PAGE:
Monday, May 16, 2016

Personal note

With California ballots arriving in the mail, I was about to urge San Francisco Bay Area voters to support Measure AA to provide funding to protect and restore the Bay, at which point I should probably disclose that my new employer also supports Measure AA. So, my personal note is that I joined the Bay Area environmental organization Greenbelt Alliance this month, as Program Director working on open space protection - natural habitats, ranchlands, and farmlands.

Greenbelt promotes the right growth in the right place, so within Bay Area cities it promotes housing, particularly affordable housing, access to public resources and good transportation, while it also works to prevent our region's cities from sprawling and merging. Climate change is a cross-cutting issue inside and outside of cities, as is water.

My position is somewhat similar to an old one I had at another environmental organization when I first came to Rabett Run in 2011, although this is at a bigger organization with a broader scope. Still, my work there is to represent the organization while my fun here at Eli's is to spout my own nonsense. To keep the distinction I probably won't talk about Greenbelt's issues all that much here, except on occasion when it's really important. Protecting and restoring San Francisco Bay is really important.

Of specific importance to climate activists, many of the old salt ponds ringing the Bay and diked off from it have sunk in elevation. If they are restored before sea level rises too much, then emergent, tidal wetland vegetation can anchor in the mud, catch sediment, and possibly keep pace with sea level changes. If it's too late then even when opened to tidal action, the salt ponds become deep, open water areas with little or no sediment accumulation and the wetlands never come back.

I've been out to some tidal wetland restoration projects in the Bay, and they're great, with some endangered species (a bird and a mouse) moving into habitat that didn't exist a few years earlier. That success can be replicated, beginning with the vote on this measure.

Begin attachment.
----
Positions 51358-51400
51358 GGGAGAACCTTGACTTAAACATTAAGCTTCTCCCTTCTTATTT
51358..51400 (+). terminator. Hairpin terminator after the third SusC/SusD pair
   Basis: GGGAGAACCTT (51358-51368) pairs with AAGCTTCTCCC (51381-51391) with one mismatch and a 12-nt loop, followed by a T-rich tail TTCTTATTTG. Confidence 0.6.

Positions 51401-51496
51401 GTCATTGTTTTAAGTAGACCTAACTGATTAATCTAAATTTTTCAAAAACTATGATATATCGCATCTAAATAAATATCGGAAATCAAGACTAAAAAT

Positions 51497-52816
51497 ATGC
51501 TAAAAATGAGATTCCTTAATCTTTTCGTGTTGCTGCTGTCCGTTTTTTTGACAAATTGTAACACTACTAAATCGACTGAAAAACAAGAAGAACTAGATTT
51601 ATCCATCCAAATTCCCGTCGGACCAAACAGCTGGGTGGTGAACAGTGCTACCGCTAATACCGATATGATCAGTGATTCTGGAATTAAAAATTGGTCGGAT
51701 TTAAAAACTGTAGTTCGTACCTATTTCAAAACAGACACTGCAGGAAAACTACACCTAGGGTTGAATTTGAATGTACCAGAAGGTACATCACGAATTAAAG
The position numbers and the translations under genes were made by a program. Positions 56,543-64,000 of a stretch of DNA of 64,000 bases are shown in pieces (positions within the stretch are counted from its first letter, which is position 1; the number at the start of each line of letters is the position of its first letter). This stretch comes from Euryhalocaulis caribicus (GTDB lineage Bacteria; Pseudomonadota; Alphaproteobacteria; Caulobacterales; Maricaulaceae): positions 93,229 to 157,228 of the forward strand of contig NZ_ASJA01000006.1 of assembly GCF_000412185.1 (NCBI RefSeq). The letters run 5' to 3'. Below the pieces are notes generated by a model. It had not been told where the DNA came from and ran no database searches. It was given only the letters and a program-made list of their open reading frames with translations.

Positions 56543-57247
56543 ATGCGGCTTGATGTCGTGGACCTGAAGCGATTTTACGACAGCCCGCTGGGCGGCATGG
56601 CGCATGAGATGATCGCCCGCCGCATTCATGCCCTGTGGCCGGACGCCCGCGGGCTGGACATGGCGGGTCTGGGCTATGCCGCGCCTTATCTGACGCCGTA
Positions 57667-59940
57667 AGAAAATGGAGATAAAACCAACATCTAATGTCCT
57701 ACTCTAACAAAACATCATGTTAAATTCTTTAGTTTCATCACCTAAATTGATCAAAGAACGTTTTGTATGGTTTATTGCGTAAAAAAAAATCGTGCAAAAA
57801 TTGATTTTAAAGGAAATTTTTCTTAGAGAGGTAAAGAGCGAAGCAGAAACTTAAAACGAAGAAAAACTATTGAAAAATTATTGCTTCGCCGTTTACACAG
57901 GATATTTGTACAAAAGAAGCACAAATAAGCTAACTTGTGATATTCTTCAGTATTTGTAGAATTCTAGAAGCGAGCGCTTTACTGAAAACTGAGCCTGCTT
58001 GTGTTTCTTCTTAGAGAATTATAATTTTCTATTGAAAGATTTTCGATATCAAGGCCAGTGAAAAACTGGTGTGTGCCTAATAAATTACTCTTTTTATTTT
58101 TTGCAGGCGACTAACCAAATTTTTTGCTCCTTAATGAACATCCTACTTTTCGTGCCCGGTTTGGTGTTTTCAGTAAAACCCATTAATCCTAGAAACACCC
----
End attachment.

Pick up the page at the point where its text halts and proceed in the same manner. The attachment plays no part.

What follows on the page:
JohnMashey said...

Congrats on new job, and indeed, the Bay matters.

EliRabett said...


Aaron said...

Greenbelt issues are always very important.
Greenbelts around SF Bay and Sac. Delta are a little more important.

I do not worry about any particular species as ecosystems will change as things warm, but we need (larger) tidal marsh areas where the new ecosystems can develop. It is the only way that we can keep a fish population in the Bay/Delta as things warm up.

Steve Bloom said...

Oh goodness. Have you looked under the hood on this one, Brian? A few general points:

Wetlands can grow vertically, but only if they have a sediment supply. Most of the Bay wetlands don't have one.

Per the science report from October, most wetlands will be inundated within this century, and that's assuming relatively modest sea level rise. I'm not saying it's not worth doing some wetland restoration anyway, but the yes campaign has been entirely silent on this point. The only options to avoid this are continued fill, which has sharp limits, and upland retreat, about which the proposal is astoundingly silent.